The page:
Bezos was up for a Defense Innovation Board spot before last minute retraction

Jeff Bezos was up for a spot on the Defense Innovation Board before a whistleblower flagged problems.
Jeff Bezos, founder of private space company Blue Origin and the, visited the Los Angeles Air Force base, Space and Missile Systems center and spoke to the Commanders and Leaderships of Air Force Space Command at Ft. MacArthur, San Pedro, Calif., Oct 25, 2017.

Editor’s Note: This story was updated with comments from DOD. 

Amazon CEO Jeff Bezos was up for a spot on the Defense Innovation Board but was never sworn in because he didn’t complete a security clearance, according to a new report.

ProPublica article adds new details to the Pentagon’s retraction of Bezos’ DIB offer shortly before then-Defense Secretary James Mattis was set to fly to the West Coast to swear Bezos in to join the board. The Washington Post first reported Bezos’ attempt to join the DIB last year, citing a Pentagon spokesperson who said the board’s “travel schedule and unique approach to its work, and the variety of security, legal, and ethical obligations of serving on a federal advisory committee” were the reason he could not join.

The Defense Innovation Board, founded in 2016, is the DOD’s technology advisory committee populated with business leaders and academics who specialize in technology innovation. Bezos would have joined contemporaries like former Google CEO Eric Schmidt, Reid Hoffman, a co-founder of LinkedIn, and others.


A clearance appears to be an operational necessity for the DIB as the board routinely discusses classified information.

“If the DOD tasks an advisory committee to provide advice on classified issues, then the DoD requires individual members along with staff personnel supporting the advisory committee to possess the necessary security clearances,” Elissa Smith, a Defense Department spokeswoman, said. Smith did not directly comment on the innovation board, saying that “some individuals” on defense advisory committee had to have clearances, but not all.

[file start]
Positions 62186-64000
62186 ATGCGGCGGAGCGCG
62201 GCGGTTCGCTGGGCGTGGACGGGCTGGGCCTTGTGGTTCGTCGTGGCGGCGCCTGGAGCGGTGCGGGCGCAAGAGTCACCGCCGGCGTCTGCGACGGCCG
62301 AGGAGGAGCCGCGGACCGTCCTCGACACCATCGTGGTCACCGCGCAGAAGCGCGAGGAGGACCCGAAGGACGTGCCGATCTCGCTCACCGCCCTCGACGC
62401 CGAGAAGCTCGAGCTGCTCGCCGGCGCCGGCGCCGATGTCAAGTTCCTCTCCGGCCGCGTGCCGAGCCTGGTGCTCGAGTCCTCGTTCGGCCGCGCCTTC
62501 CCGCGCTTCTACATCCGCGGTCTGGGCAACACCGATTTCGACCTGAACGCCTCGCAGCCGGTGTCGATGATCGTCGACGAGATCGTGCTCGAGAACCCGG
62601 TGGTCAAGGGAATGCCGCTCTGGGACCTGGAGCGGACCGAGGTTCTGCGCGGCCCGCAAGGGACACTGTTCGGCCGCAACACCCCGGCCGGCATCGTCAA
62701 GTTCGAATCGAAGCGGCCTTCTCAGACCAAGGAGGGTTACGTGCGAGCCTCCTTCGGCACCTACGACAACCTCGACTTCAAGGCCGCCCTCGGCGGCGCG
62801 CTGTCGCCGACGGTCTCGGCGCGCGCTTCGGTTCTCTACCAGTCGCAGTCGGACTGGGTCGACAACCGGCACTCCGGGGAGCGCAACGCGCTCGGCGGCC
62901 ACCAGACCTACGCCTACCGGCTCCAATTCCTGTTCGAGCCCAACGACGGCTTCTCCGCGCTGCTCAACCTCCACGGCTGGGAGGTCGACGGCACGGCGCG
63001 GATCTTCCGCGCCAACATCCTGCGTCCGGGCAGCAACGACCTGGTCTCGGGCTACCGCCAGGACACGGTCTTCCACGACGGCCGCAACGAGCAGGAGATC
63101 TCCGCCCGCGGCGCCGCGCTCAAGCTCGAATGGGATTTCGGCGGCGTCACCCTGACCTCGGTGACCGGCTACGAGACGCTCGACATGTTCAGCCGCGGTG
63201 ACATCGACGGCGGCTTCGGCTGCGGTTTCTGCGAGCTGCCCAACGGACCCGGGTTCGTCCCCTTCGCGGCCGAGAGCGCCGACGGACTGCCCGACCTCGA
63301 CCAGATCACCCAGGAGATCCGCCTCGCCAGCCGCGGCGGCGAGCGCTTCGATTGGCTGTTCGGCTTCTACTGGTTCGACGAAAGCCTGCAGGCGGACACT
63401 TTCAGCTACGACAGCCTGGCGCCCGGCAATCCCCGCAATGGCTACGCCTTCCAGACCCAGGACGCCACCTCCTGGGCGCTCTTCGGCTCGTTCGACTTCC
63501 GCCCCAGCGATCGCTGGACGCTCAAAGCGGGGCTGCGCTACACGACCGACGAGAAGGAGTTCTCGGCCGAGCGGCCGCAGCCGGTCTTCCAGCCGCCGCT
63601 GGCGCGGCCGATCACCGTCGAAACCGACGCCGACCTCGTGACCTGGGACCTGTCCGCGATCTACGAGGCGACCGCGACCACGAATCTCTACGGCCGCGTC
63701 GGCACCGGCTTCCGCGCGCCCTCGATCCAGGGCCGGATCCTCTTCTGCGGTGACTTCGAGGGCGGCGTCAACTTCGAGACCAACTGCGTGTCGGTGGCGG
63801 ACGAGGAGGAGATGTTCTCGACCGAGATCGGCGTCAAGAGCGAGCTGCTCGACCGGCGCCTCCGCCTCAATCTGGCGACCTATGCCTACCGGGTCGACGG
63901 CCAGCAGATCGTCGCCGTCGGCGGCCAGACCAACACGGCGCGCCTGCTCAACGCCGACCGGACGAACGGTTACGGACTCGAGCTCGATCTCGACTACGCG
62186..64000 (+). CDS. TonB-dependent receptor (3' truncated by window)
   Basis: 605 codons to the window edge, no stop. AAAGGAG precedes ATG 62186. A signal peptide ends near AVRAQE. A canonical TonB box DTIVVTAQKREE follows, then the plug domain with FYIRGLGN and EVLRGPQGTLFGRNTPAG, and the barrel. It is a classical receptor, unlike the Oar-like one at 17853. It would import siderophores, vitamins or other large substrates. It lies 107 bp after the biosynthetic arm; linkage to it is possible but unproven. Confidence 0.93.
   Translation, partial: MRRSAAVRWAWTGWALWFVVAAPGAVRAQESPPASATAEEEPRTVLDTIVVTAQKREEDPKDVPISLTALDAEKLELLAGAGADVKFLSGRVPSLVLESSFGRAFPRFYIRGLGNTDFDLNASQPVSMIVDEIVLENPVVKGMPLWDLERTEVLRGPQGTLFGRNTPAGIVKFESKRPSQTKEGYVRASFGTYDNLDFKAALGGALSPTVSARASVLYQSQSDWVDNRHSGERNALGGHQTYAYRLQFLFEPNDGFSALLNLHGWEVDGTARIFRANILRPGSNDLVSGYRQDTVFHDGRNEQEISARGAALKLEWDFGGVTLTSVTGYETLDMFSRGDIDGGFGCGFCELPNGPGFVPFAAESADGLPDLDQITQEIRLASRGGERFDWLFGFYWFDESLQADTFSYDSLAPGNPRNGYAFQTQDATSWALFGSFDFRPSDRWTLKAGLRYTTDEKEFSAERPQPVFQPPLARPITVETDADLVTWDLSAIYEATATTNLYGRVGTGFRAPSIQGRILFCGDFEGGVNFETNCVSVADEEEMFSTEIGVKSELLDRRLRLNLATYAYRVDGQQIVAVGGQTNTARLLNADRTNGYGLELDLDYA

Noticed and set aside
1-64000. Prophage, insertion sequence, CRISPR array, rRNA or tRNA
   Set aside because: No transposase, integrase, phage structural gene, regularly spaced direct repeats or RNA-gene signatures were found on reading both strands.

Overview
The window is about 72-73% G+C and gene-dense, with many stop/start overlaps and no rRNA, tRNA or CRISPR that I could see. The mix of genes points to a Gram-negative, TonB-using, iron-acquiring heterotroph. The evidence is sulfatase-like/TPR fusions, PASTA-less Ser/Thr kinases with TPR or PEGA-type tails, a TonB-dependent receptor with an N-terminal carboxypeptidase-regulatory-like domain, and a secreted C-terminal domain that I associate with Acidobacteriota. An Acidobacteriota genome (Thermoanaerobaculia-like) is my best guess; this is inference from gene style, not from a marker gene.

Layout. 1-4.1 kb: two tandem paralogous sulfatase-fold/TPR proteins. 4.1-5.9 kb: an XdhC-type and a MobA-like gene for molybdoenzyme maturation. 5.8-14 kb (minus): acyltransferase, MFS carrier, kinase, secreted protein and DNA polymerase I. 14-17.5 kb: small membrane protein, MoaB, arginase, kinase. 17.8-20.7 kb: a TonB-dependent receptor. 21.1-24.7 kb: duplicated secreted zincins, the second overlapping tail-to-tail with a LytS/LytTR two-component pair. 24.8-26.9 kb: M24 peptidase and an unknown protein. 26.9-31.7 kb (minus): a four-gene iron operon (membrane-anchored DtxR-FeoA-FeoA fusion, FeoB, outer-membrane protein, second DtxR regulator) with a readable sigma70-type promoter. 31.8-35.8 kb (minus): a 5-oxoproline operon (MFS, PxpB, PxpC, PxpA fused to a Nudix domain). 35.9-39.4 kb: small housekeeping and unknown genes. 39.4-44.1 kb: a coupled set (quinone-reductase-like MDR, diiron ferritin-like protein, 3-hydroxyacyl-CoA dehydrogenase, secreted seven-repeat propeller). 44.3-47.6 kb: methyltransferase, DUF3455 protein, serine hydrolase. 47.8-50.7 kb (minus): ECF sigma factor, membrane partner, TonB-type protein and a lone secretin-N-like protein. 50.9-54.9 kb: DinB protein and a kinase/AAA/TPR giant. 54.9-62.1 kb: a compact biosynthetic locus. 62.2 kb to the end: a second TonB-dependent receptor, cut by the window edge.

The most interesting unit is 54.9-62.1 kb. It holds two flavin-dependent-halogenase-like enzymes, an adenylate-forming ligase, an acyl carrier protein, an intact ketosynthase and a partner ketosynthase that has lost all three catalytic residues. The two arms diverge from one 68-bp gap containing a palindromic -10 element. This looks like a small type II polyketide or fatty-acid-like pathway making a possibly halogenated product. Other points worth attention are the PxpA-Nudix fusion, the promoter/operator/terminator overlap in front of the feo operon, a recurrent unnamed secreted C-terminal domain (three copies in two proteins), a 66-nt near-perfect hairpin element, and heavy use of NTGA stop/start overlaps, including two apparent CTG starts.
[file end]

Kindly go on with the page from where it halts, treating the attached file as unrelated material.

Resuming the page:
A source close to the matter said Bezos wanted to join but given he is the owner of a major national media organization didn’t want to have a security clearance.

One of the board’s staffers, Roma Laster, flagged the problems with Bezos’ lack of a security clearance. Laster also called Mattis’ intention to personally swear Bezos in, let alone traveling across the country to do it, a “noteworthy exception,” as secretaries of defense don’t typically swear someone in.

Though Bezos’ nomination was withdrawn, Mattis still flew out and took a meeting with Bezos and his team. In the reported meeting in California, Amazon leaders gave a “sales pitch” on shifting the DOD’s outdated data centers to a commercial cloud environment. The conversations, although not illegal, add further detail to the tumultuous journey of the Defense Department’s JEDI cloud contract, short for Joint Enterprise Defense Infrastructure.


JEDI has been one of the rare defense technology contracts to rise to public view and political consternation. President Donald Trump has spoken critically of the deal and several lawmakers have signed letters urging for the contract to the delayed and reviewed. Other lawmakers have encouraged the contracts swift completion.

There is an ongoing DOD Inspector General investigation into the contract and current Defense Secretary Mark Esper is reviewing the contract. DOD CIO Dana Deasy clarified earlier this month that the contracting process has not been paused and continued to defend its fairness.

Many of the contract’s critics have been quick to accuse former DOD employees close to the contract of being in a conflict of interest in their dealings with Amazon’s cloud computing arm, Amazon Web Services. A federal court, however, has denied the fact that possible conflicts of interest impacted the acquisition strategy. But the DOD IG is continuing to look into conflicts of interest as part of its investigation.

As for Laster, she was removed from the DIB, according to ProPublica, after challenging “the Pentagon’s cozy relationship not only with Bezos, but with Google’s Eric Schmidt.” However, she remains an employee of the Pentagon. Laster filed a grievance, but it was denied.

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